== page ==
Electronic Thesis and Dissertation Repository


Doctor of Philosophy




Christine White

2nd Supervisor

Fred Longstaffe

Joint Supervisor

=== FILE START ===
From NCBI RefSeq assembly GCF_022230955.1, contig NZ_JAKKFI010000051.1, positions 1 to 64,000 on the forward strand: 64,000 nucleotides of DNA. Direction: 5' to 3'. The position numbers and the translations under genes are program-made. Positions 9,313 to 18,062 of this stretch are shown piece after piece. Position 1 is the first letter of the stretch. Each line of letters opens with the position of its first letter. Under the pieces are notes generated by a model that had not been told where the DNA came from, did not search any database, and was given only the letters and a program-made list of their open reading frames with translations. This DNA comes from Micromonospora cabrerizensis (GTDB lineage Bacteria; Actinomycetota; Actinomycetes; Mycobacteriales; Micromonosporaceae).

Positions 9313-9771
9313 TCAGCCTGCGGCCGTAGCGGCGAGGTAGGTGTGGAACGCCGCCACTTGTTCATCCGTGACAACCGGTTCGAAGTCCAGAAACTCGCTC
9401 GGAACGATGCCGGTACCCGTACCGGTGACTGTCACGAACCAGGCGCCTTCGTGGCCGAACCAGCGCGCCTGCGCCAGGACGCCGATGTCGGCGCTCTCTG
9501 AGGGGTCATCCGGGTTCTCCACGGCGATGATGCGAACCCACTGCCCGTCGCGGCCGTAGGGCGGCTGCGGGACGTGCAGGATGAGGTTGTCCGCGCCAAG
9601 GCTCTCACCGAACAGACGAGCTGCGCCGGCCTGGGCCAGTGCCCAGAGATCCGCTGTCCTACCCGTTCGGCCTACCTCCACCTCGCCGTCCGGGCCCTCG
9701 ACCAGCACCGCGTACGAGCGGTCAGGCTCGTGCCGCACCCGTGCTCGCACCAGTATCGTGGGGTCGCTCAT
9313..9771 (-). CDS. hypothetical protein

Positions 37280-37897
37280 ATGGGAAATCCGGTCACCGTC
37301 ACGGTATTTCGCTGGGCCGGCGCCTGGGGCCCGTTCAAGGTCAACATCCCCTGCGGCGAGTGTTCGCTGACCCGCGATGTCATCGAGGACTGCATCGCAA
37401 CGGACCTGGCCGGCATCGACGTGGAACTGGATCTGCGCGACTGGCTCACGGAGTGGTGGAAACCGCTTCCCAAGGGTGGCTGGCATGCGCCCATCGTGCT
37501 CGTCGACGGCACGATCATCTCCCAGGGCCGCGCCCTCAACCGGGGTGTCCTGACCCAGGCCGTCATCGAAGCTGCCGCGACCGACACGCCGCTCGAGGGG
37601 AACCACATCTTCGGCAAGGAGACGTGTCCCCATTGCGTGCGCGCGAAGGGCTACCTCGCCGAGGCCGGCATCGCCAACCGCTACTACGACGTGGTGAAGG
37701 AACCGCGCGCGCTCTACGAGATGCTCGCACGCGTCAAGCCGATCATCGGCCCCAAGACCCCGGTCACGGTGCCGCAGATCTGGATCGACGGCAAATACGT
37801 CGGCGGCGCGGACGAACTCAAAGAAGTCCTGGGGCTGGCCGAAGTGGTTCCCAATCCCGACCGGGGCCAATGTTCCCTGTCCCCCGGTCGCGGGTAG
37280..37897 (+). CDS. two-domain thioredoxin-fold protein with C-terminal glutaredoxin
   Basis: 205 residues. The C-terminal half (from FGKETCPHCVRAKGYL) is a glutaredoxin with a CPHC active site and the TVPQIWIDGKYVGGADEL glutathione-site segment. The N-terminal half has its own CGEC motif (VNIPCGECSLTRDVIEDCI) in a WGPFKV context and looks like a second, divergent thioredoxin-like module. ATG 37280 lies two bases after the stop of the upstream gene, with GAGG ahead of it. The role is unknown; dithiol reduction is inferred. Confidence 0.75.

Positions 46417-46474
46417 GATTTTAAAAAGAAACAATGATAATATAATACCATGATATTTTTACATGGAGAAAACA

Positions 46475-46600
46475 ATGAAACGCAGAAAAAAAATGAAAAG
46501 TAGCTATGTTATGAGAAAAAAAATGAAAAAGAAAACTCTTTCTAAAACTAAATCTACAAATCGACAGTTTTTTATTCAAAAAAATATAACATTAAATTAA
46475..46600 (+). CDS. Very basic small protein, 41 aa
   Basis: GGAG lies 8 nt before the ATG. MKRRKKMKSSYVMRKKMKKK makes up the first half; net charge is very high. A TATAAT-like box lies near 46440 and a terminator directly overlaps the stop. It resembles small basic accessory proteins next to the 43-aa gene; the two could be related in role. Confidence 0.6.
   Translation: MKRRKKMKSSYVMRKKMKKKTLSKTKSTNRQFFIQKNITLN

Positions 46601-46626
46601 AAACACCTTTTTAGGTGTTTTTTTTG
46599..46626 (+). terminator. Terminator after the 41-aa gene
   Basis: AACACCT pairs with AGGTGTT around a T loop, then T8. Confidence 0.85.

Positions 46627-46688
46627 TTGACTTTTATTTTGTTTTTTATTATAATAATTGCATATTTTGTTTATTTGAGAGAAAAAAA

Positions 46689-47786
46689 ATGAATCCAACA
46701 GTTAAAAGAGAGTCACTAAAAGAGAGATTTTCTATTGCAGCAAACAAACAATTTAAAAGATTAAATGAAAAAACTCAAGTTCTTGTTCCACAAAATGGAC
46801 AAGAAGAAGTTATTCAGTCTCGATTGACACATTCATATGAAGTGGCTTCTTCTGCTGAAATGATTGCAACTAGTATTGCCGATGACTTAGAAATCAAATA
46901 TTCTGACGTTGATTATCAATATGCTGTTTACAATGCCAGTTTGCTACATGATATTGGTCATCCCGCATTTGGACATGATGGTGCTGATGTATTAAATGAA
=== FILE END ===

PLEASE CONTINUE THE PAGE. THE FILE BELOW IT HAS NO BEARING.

This dissertation addresses several issues related to isotopic ecology in northern Peru. The first portion of the dissertation focuses on baseline carbon and nitrogen isotopic variability in plants for comparison with paleodietary data. The second portion applies these data to assess animal management practices (camelids) in the Virú Valley on the north coast of Peru using isotopic analysis of bone collagen and serially sampled hair. A detailed survey of plants from the Moche River Valley region demonstrates significant east-west variation in plant carbon and nitrogen isotopic compositions, following changes in altitude from the Pacific coast to the highlands. A growth chamber study and a field experiment show the potential for Andean fertilizers (seabird guano and camelid dung) to increase the δ15N values of plant tissues (by +11 to +45 ‰ for seabird guano and by +2 to +4 ‰ for camelid dung). These findings have important implications for the reconstruction of diet in the Andean region, potentially confounding the interpretation of bulk isotopic data (from bone collagen or hair keratin), with camelid dung fertilized plants appearing isotopically similar to terrestrial animal meat, and guano fertilizer maize appearing isotopically similar to high trophic level marine organisms. Carbon and nitrogen isotopic compositions from camelid bone collagen and hair keratin from two sites (Huaca Gallinazo and Huaca Santa Clara) in the Virú Valley (Peru) are highly variable, with an overall tendency towards higher δ13C and δ15N values relative to modern animals raised in highland environments, suggesting that at least some of these animals were raised locally. The high amount of isotopic variability between individuals, inconsistent amount of within-individual variation, and no consistent shift in isotopic compositions leading up to the time of death is consistent with small-scale camelid husbandry on the north coast of Peru, with small groups of camelids being managed by individual families or other small social units. The isotopic analysis of zooarchaeological material derived from livestock has great potential with respect to better understanding animal husbandry practices, and human-animal interactions in the broadest sense.